“Hey Siri, tell us a joke.”
“Hey Siri, what is the weather today?”
“Hey Siri, do I qualify for life insurance?”
With the expansion of voice assistants and chatbots (think Siri, Alexa, and Facebook Messenger add-ons), the exciting Conversational UI movement appears destined to stay and ultimately upend what we expect from human-computer interaction. And as more innovation emerges, our discussions with computers are becoming more and more serious. Seemingly overnight, we can pay our bills by voice, receive health insurance quotes via text message and be reminded to take our medications.
Still, is it too early to start talking about Conversational UI and your business? Not necessarily. While the future of things to come is top-of-mind in the design community, we also need to reflect on what we are learning about quality design and how it can be applied to work we have already done. In particular, we can optimize the point-and-click experience by taking inspiration from what we are learning with voice and chat-enabled services. Examining websites through a “chat-first” mentality filter will reveal new opportunities and create overall harmony across experiences.
What are some practical chat-first principles we can apply to browser-based interfaces?
Prioritize content strategy
When successful, bots answer our requests by providing exactly what we are seeking, no more, no less. On top of that, they reply with the right amount of gravity – or levity – that feels in sync with the subject matter. For websites, this exact same logic should be applied when communicating content like instructions, error messages, features and customer service. While web content is predominantly written by humans, sometimes it feels like it was not written for humans. We need to put as much effort into our UX writing as we do into making chatbots feel natural.
Is this possible for sensitive topics like finance and health? Definitely. On their secure web experience, Simple Bank does a great job balancing concise but thorough answers with an appropriate voice and tone. Without using footnotes or an FAQ to back it up, they are able to answer all pressing questions around a potentially serious issue like blocking your debit card. And they are doing so in a tone that is extremely reassuring.
Emphasize search over navigation
Like Conversational UIs, which have no idea what users will ask next, websites can similarly make the assumption that, for the most part, users are coming to their site with very clear intentions. To prepare for specific requests, sites should refrain from revealing their entire catalogue (and digital noise) and instead offer ample space for users to start the conversation.
Online, you can currently see this strategy implemented nicely by GE.com. Despite operating countless business units, GE’s landing page is impressively restrained. The primary nav is limited to four items and search, highlighted by a “What can we help you with?” CTA that takes center stage. Popular search items are then presented as a subtle method of promotion. The structure of this page is not a far leap from what Alexa might resemble if manifested on a screen. As a user, the site gives total control to explore on your own terms.
The key to achieving this model is creating a search system that is capable of ingesting more flexible requests from its users. Website search needs to listen and react to how humans naturally ask. Zocdoc’s effort to construct a “Patient-Powered Search” is a concerted effort to align the dialogue.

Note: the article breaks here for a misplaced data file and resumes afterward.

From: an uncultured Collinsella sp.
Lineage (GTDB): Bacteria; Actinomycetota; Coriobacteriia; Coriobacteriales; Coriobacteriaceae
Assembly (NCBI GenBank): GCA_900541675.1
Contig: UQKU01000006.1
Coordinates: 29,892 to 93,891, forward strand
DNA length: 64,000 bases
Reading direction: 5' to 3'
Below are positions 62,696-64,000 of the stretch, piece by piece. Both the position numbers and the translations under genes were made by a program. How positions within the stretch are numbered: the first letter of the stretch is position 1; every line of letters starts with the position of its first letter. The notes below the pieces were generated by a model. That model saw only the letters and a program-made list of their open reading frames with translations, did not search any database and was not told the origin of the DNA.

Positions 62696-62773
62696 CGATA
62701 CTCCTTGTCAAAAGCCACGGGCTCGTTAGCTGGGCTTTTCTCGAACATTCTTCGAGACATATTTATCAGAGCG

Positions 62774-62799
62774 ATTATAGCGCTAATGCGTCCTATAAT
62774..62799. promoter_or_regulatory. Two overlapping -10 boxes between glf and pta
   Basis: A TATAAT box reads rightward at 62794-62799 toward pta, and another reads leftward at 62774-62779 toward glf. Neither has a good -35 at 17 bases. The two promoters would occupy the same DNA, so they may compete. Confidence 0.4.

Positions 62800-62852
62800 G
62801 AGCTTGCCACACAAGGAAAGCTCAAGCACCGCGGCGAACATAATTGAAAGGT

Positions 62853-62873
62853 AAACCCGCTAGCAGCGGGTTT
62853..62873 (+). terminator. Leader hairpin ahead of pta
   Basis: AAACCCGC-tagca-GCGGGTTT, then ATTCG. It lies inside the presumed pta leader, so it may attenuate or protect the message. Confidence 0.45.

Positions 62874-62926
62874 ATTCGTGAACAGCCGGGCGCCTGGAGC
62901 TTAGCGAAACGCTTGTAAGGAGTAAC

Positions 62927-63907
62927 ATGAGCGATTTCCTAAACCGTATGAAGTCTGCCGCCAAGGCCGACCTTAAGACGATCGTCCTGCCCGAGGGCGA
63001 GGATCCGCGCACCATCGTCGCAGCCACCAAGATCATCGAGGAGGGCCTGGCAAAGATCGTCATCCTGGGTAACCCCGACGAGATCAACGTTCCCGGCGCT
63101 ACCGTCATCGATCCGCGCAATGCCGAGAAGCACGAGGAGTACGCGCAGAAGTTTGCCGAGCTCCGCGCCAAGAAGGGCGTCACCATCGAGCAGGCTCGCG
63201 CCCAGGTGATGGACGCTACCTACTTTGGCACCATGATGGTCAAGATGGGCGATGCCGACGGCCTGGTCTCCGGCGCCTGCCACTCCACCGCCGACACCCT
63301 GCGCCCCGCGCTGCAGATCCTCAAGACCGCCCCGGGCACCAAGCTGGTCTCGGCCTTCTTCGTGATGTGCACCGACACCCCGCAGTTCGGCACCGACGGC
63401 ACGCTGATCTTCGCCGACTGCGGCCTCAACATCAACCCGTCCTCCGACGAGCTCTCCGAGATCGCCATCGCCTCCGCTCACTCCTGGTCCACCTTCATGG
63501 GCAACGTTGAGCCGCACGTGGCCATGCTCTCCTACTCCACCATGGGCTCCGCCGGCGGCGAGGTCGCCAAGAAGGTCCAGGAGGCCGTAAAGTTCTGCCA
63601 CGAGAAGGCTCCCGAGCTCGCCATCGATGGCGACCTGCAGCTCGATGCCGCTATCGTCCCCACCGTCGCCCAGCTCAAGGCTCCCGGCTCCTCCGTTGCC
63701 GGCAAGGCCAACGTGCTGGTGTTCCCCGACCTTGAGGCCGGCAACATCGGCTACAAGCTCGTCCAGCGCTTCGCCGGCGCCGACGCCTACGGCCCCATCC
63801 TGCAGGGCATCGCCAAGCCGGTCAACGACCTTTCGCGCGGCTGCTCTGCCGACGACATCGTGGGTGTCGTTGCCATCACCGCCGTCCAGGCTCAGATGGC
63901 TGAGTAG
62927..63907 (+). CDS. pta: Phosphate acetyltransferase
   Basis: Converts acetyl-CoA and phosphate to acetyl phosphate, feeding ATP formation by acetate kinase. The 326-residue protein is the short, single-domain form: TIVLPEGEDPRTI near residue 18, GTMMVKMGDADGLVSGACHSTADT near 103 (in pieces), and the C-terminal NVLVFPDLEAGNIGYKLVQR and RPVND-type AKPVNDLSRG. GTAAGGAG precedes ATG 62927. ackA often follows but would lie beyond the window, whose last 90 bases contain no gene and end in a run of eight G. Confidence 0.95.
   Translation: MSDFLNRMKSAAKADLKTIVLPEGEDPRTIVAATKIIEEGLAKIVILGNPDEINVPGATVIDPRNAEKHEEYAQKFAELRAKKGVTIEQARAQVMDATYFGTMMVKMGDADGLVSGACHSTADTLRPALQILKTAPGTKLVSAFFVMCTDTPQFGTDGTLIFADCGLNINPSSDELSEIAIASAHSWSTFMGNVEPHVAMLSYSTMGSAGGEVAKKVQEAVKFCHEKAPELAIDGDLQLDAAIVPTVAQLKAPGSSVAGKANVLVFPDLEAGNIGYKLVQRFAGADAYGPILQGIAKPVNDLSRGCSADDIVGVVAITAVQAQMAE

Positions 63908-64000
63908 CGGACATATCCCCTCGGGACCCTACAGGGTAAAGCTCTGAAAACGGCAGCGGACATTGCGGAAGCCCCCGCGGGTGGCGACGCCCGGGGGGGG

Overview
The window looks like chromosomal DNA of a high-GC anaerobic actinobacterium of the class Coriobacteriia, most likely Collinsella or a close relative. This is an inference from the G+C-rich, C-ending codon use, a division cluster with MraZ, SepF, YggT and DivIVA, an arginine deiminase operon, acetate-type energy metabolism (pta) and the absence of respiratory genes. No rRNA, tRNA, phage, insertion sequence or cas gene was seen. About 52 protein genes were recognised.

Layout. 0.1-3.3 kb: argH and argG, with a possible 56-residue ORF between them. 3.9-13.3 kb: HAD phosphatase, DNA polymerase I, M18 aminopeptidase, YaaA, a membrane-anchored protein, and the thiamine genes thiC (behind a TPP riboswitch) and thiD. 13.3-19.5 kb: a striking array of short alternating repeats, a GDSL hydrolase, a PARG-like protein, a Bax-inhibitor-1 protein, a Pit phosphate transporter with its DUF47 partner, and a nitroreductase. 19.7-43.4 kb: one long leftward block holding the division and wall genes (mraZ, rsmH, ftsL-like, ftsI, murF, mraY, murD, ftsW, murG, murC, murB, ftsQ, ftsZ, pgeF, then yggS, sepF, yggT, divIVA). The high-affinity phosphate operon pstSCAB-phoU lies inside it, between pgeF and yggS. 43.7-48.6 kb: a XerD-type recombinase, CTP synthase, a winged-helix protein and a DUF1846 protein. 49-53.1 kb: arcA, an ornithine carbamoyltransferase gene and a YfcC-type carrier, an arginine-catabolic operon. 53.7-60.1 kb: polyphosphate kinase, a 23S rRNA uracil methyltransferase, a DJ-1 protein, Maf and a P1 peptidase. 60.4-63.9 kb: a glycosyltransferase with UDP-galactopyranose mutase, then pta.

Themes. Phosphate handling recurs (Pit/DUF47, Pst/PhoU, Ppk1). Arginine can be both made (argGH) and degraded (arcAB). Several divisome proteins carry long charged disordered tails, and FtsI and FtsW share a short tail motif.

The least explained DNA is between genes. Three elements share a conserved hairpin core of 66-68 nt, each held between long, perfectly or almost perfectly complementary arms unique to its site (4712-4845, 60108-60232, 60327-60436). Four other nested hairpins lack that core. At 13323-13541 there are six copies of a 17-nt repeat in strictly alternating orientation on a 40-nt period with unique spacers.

Allow for progressive disclosure
Sending and receiving the right amount of information at the right time is critical to how we converse. Much like how Conversational UI experiences reveal to us nuggets of information and then allow for the expansion or dismissal for more information, we can apply this thinking to visual interfaces. This is particularly helpful for dense educational content where lots of information needs to be processed.
With their recent redesign, NewYorkLife.com (much like GE) greatly reduced the option to navigate across products and instead utilized a goal-oriented messaging strategy to onboard the user into their appropriate product line. The user starts the conversation (“I am 45, and I care about enjoying retirement”) and the computer responds by displaying more info related to the goal. The user then responds back with more specifics about their goals (I want “Secure Guaranteed Income Later”) and then the computer presents product details. This dialogue, which gradually reveals the right solution via personal motivations, entirely replicates one of the core fundamentals of Conversational UI.
While creating a chatbot application may not be feasible in the immediate future, consider redesigning certain sections of your website with a chat-first mentality.
Where are some areas to focus first?
- Examine the volume and tone of your copy in direct relation to the subject matter.
- When first bringing users into your experience, onboard them in a way that makes them feel empowered rather than overwhelmed.
- When presenting complex topics with users, refrain from cognitive load components (such as comparison charts or mega menus) in favor of a progressively disclosing dynamic to user’s preference.
Imagine if you were to make a voice-based app of your current website: How would you do it? How would you communicate with your users differently? How would the content strategy change? Now see if any of these insights can bring inspiration to your current website. We’d love to hear your thoughts.